Throttle Adjustment Screw - Kawasaki Vulcan 750 Forum : Kawasaki VN750 Forums
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post #1 of 2 (permalink) Old 10-22-2011, 02:13 AM Thread Starter
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Throttle Adjustment Screw

Hi All,

I'm a new Vulcan owner, having purchased a V 750 just a couple weeks ago. Still learning and still trying to translate some of the stuff I see on here.

So here's my problem:

I found that the bike would idle a little bit below 1000 rpm while sitting at lights, (what's a good idling range? 1250?) so I thought I could fix it by adjusting the idling rpm up. Not so. It seems that the effect usually took a few minutes to kick in after I had turned the screw. Thus I had the bike die on me a couple times at lights, or have accidentally scared pedestrians because it's chugging away at 3000-4000 rpm while I'm sitting still. Not long after, the throttle got stuck on me and I had to use the engine kill switch. This all happened over a couple days.

I'm thinking that I may have played around with the throttle adjust screw too much while sitting at lights, and that it may have knocked the sychronization between the throttle and carburetors out of tune.

So, should I just never touch the throttle adjustment screw once it's fixed, or could it be something else? I'm rather frustrated with this jumping-bean rpm problem because it kicked in in the middle of my skills test today.

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post #2 of 2 (permalink) Old 10-22-2011, 07:29 AM
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Rider in the Light,

First, the recommended idle speed for our bikes is 1100 rpm +/- 50.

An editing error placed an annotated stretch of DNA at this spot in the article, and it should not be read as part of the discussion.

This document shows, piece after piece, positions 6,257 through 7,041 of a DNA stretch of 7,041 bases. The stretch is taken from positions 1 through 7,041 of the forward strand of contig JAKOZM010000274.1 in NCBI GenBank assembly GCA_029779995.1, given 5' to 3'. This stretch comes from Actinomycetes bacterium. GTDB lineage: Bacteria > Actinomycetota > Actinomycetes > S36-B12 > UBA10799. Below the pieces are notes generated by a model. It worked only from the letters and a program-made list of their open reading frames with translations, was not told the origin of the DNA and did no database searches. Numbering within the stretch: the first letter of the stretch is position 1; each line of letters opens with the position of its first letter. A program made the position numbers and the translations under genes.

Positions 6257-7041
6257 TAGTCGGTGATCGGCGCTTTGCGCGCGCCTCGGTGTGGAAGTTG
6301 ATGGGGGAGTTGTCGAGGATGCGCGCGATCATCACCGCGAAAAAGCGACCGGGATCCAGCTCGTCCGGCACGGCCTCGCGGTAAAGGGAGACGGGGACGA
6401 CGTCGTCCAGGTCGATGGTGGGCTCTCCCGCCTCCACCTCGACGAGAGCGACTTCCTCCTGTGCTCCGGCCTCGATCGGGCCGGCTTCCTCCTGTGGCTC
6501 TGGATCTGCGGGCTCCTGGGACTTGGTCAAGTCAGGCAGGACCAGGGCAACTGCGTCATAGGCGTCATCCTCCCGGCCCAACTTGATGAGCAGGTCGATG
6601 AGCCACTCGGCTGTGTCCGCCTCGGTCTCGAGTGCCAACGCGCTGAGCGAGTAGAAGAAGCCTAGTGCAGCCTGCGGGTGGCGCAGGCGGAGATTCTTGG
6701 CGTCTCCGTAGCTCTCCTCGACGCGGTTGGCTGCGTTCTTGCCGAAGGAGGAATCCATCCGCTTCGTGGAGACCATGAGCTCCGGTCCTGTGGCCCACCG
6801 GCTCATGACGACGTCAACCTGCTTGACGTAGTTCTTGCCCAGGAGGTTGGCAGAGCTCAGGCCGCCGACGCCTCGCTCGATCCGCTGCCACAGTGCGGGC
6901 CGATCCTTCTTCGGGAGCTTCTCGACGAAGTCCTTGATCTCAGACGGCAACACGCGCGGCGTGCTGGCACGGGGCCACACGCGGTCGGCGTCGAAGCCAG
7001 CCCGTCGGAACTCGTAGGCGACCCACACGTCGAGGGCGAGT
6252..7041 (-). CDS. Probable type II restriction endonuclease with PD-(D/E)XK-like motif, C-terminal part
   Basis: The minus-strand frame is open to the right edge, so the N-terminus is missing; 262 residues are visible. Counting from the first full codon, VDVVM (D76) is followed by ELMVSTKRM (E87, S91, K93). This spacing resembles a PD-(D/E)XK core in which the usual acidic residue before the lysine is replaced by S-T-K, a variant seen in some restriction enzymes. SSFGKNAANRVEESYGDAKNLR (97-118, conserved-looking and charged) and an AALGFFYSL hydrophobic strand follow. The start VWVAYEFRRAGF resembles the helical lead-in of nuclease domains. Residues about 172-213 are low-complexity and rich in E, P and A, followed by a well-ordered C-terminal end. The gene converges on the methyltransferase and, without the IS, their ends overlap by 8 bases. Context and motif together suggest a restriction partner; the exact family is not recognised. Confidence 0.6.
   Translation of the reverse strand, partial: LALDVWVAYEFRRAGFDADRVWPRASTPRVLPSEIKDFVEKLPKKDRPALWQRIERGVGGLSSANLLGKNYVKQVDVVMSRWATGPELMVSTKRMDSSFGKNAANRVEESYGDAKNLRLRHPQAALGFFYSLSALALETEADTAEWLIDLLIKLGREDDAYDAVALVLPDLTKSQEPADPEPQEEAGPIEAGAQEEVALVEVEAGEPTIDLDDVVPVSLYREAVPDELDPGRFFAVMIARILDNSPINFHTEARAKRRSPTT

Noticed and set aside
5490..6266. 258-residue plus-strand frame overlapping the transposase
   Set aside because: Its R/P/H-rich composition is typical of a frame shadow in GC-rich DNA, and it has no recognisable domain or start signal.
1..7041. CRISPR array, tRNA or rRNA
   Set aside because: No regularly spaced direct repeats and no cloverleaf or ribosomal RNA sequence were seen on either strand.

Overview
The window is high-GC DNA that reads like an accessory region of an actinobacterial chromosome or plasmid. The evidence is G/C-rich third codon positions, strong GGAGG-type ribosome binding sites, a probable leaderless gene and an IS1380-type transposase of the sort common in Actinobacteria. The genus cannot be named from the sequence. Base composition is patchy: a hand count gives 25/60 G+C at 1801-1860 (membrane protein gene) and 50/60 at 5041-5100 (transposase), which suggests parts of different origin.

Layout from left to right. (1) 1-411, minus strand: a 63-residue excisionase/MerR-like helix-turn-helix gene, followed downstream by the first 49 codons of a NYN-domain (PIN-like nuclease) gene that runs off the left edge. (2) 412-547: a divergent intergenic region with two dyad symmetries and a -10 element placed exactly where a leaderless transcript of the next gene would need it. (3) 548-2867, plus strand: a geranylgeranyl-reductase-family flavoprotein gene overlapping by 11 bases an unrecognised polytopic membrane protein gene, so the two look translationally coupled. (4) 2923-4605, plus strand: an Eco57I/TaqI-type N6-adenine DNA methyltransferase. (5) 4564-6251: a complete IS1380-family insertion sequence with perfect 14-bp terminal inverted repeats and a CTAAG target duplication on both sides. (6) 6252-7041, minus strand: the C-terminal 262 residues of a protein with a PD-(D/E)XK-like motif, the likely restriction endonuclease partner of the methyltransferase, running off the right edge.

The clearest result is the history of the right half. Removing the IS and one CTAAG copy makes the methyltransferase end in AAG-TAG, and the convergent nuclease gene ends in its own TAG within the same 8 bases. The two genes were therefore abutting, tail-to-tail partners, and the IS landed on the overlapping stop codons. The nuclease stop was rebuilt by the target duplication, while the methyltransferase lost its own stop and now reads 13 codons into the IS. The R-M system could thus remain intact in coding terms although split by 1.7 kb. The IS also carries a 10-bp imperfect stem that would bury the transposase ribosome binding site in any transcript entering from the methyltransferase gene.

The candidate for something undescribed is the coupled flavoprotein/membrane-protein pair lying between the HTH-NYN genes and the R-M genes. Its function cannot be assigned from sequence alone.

Now got at few questions to you and i mean no harm with them, are you sure your are applying and turning off the "choke" correctly? To engage the enrichment circuit the pulled as far as it will go toward the rear tire, and pushed toward the front tire to disengage.

Also when you go to start your bike, you will most likely need to leave the choke on to some degree, for a few minutes. This gives the cold engine the extra fuel that it needs to keep going. If you are taking the choke off too soon, and using the idle adjuster to regulate engine speed, that could be a cause for your problem. So make sure next time you got the bike going, that you warm it up fully, prior to playing with that adjuster screw.

Socond thing that pops into my mind is a carb problem. Possibly an air leak, or something that cause the bike to run lean. Check the intake hoses for cracks (easy way is to spray carb cleaner all around the boots and see if idle speed goes down, if it does you have an air leak).

Just some thoughts, i am by no means an expert, you have come to the right place and i am sure that someone with more power than me upstairs will be by soon to help.

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